Quotas enable users to control the growth of any subset of a Qumulo namespace. Quotas act as independent limits on the size of any directory, preventing data growth when the capacity limit is reached.
Qumulo file system
Qumulo’s file data platform is a software-defined, distributed, shared-nothing architecture which runs bare metal on data center hardware including HPE ProLiant Gen 10 servers and HPE Apollo Gen 10 servers. It also runs natively on the public cloud infrastructure. Qumulo scales linearly as the amount of data grows. Simply add nodes and the Qumulo software automatically rebalances data and performance across the cluster.
The Qumulo file system organizes all data stored in a Qumulo file system into a single namespace. This namespace is POSIX-compliant and maintains the permissions and identity information that support the full semantics available over the NFS or SMB protocols as well as a REST API. Like all file systems, the Qumulo file system organizes data into directories, and presents data to SMB and NFS clients. However, the Qumulo File Data Platform has several unique properties: the use of B-trees, a real-time analytics engine, and cross protocol permissions (XPP).
Qumulo scalable block storage
Scalable block storage (SBS) is the foundation of the Qumulo File Data Platform. The SBS leverages these core technologies to enable scale, portability, protection, and performance: a virtualized block system, erasure coding, a global transaction system, and an intelligent cache
The storage capacity of a Qumulo system is conceptually organized into a single, protected virtual address space. Each protected address within that space stores a 4K block of bytes. Each of those “blocks” is protected using an erasure coding scheme to ensure redundancy in the face of storage device failure. The entire file system is stored within the protected virtual address space provided by SBS, including the directory structure, user data, file metadata, analytics, and configuration information.
SBS uses the principles of a massively scalable distributed databases and is optimized for the specialized needs of file-based data. The SBS is the block layer of the Qumulo File Data Platform, making it simpler to implement and extremely robust. SBS also gives the file system massive scalability, optimized performance, and data protection.
Qumulo’s block-based protection, as implemented by SBS, provides outstanding performance in environments that have petabytes of data and workloads with mixed file sizes. SBS has many benefits, including:
- Fast rebuild times in case of a failed disk drive
- Ability to continue normal file operations during rebuild operations
- No performance degradation due to contention between normal file writes and rebuild writes
- Equal storage efficiency for small files and large files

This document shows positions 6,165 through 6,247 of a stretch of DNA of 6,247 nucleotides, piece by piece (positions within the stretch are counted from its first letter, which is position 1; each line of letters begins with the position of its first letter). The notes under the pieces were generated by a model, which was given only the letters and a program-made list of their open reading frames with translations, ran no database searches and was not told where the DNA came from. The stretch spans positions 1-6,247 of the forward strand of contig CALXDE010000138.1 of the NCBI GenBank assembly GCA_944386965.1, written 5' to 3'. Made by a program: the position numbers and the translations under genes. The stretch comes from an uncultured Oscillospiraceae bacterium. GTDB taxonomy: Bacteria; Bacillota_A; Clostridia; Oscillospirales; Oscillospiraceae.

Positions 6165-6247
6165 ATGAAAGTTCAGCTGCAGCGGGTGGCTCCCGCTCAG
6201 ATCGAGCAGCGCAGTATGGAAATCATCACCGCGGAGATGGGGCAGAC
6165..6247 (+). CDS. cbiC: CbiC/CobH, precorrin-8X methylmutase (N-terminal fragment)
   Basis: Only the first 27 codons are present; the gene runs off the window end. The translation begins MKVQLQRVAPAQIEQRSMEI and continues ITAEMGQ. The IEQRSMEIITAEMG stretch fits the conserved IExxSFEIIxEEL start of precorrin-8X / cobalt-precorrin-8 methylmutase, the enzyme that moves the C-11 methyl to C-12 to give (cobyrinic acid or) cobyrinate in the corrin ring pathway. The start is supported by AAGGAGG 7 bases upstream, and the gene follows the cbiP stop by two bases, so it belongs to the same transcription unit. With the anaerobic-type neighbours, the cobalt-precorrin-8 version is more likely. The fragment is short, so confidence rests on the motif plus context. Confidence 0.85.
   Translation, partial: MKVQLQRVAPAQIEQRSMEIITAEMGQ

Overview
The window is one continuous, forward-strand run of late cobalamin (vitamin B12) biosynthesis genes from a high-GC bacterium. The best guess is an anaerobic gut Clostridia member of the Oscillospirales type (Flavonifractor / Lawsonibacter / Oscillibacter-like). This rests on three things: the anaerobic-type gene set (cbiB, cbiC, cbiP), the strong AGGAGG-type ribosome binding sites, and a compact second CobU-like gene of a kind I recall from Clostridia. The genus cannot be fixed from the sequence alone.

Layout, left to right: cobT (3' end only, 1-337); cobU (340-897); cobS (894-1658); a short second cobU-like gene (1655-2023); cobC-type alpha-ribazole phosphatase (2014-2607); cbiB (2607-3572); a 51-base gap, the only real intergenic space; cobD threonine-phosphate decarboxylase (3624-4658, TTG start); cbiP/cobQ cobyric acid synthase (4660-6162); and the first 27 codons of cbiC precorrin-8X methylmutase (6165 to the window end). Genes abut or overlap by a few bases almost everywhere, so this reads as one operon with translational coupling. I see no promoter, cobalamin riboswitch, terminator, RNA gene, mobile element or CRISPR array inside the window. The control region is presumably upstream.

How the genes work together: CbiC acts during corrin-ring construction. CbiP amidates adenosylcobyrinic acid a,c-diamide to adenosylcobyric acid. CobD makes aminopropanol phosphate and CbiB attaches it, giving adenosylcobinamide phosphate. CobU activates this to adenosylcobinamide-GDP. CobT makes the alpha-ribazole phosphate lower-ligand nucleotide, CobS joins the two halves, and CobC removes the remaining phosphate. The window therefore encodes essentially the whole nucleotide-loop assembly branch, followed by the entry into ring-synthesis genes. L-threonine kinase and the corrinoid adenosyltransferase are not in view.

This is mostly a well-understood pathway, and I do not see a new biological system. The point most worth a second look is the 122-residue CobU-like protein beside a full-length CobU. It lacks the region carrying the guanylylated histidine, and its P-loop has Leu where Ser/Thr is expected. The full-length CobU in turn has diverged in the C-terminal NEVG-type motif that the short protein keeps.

- Real-time accurate reporting of usable space
- Efficient transactions that allow Qumulo clusters to scale to many hundreds of nodes
- Built-in tiering of hot/cold data that gives flash performance at archive prices
Qumulo’s file data platform includes cloud-based disaster recovery, monitoring and trends analysis:
- Cloud monitoring includes proactive detection of events such as disk failures to prevent problems before they happen.
- Historical trends help lower costs and optimize workflows for the best use of your storage investment.
To learn more about Qumulo, see the Qumulo technical guide.
Qumulo’s file data platform has been optimized for the HPE ProLiant DL325 Gen 10 Plus servers using All-NVMe and the very latest industry-standard components. HPE ProLiant servers enable the extremely consistent, scalable, and high-performance file storage that is needed to support AI and ML workloads.
In additional to the All-NVMe configuration, the Qumulo File Data Platform can be configured in hybrid mode, combining an all-flash SSD tier for high performance and an HDD tier for a lower cost. In this configuration, files can be automatically moved across tiers to optimize performance and costs throughout the AI development lifecycle. Qumulo has a flash-first architecture where 100% of the writes go to SSDs, with the intelligent machine learning cache most reads come from either RAM or SSDs.
Why HPE and Qumulo are better together
HPE All-NVMe Flash systems with Qumulo’s file data platform effectively address:
- Growing unstructured data needs—Scale and manage billions of files with instant control at a lower cost and high performance, on premise, cloud, or spanning both, now and into the future.
- High-throughput performance needs for AI and ML applications and services—Feed GB/s to GPU-based servers.
- Easy operation need—Lower TCO and system downtime
Guest Post: All-NVMe Flash Storage for AI and ML File Workloads was originally published on HPE’s Community Blog.
Read about HPE solutions for Qumulo. And stay tuned to this blog series for more information on HPE data store solutions for AI and advanced analytics.
Watch this on-demand webinar to learn how Qumulo and HPE are delivering simplicity and performance in unstructured data environments. Featuring Ben Gitenstein, Qumulo’s VP of Product, and Stephen Bacon Director, Product Management & Systems Engineering for Scale-Out Data Analytics & Data Storage Platforms at HPE.